Inflation drifts farther from target
7/13/2012 4:07:01 PM -
Inflation took a step farther from the Central Bank's target in June, rising for the fourth straight month to 9.4% on the back of higher year-on-year changes in food and non-alcoholic-beverage prices.
The rate increased from 9.3% in May, according to the Ghana Statistical Service (GSS) on Wednesday, whose data showed food and non-alcoholic beverage inflation gaining from 5% in May to 5.4% in June. Non-food inflation stabilised at 11.9%, the data showed.
The Bank of Ghana (BoG) is targetting an inflation rate of 8.5% at the end of 2012 and an annual average of 8.7%, but heightened volatility in the cedi has driven price pressures since March this year.
The local currency has so far lost more than 18% against the dollar, the major importing currency, as imports into the country have skyrocketed due to fast-paced economic growth and excess liquidity.
The BoG has raised its benchmark lending rate by a cumulative 250 basis points this year to 15% to prop-up the cedi, but its last squeeze in June was more lenient as the Bank said past measures, including a boost to yields on T-bills and changes to bank reserve rules, were beginning to achieve results.
The interest rate on the 91-day bill which measures the government's three-month borrowing costs has soared to 22.6% this week from 10.7% in January, and some have begun to worry that the cost of supporting the cedi has become unbearable.
'We have gone as far as monetary policy can go. What we have to realise is that the trade-off is between jobs and macro stability. We should worry about jobs, joblessness and poverty,' said Dr. Joe Abbey, Executive Director of the Centre for Policy Analysis, in an interview on June 12.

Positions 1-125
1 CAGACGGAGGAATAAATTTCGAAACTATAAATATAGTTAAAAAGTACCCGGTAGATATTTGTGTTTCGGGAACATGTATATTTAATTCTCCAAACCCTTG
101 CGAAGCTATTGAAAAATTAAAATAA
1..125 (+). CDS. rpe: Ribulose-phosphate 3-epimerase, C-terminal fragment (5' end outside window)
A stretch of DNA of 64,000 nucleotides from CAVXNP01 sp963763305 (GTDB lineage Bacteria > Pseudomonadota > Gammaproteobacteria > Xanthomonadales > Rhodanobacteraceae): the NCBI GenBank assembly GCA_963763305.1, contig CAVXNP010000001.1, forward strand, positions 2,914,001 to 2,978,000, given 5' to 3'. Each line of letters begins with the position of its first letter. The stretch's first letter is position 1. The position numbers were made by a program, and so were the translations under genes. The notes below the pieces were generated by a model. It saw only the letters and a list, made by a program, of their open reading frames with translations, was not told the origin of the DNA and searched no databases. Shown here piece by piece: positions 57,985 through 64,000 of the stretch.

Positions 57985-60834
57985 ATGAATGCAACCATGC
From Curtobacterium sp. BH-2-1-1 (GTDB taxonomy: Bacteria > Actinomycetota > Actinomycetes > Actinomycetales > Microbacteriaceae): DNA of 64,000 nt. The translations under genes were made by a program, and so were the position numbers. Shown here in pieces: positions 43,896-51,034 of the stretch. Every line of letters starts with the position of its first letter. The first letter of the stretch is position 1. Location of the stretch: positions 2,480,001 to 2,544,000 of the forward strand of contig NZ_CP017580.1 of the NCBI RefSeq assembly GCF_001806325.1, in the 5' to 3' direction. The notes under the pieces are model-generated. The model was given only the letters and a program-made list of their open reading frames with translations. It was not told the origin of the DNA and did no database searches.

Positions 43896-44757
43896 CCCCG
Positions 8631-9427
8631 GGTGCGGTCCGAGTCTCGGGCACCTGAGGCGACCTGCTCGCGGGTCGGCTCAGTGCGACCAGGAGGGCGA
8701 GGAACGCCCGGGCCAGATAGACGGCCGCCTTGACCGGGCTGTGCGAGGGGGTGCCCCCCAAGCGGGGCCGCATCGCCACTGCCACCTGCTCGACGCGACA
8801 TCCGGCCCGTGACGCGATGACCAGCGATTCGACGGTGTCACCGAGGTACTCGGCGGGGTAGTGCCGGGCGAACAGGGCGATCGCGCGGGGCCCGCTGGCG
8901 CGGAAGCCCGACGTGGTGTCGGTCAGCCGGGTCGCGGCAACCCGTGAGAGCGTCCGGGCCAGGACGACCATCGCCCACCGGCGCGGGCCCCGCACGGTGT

Further interest-rate hikes, he said, will lead banks to cut back lending to the private sector as they invest their funds in government paper. 'We're not going to get the jobs unless SMEs can access credit.
'This whole crisis is a fiscal-policy crisis. There is a market fear that we will, as usual, overspend in the election year and that the cedi will lose value,' he said, referring to the underlying cause of foreign-exchange pressure.
The government is targetting a budget deficit of 4.8% of GDP in 2012 but most market analysts have forecast the gap to be wider, fearing a repeat of spending excesses that have become a common feature of election years.
Price pressures to abate:
The GSS said inflation is likely to peak in July and fall afterwards as the three-month (August-October) harvest season approaches, a trend that has repeated itself in previous years.
'The trend does not change. If the rain distribution is adequate and the harvest is good, I don't expect anything different,' said Kofi Agyemang-Duah, Deputy Government Statistician at a briefing in Accra. He said the monthly change in prices slackened in June to 1.4% from 2% between April and May.
But Databank has said price pressures will return in the second half of the year, forecasting headline inflation to average between 10 and 12% in the period.
'Single-digit inflation was always going to be a challenge for the Ghanaian economy in 2012. Historically, government expenditure patterns and currency weakness have severely impacted pricing trends in election years,' Head of Research for the investment bank, Nii Ampa-Sowa, said on May 10.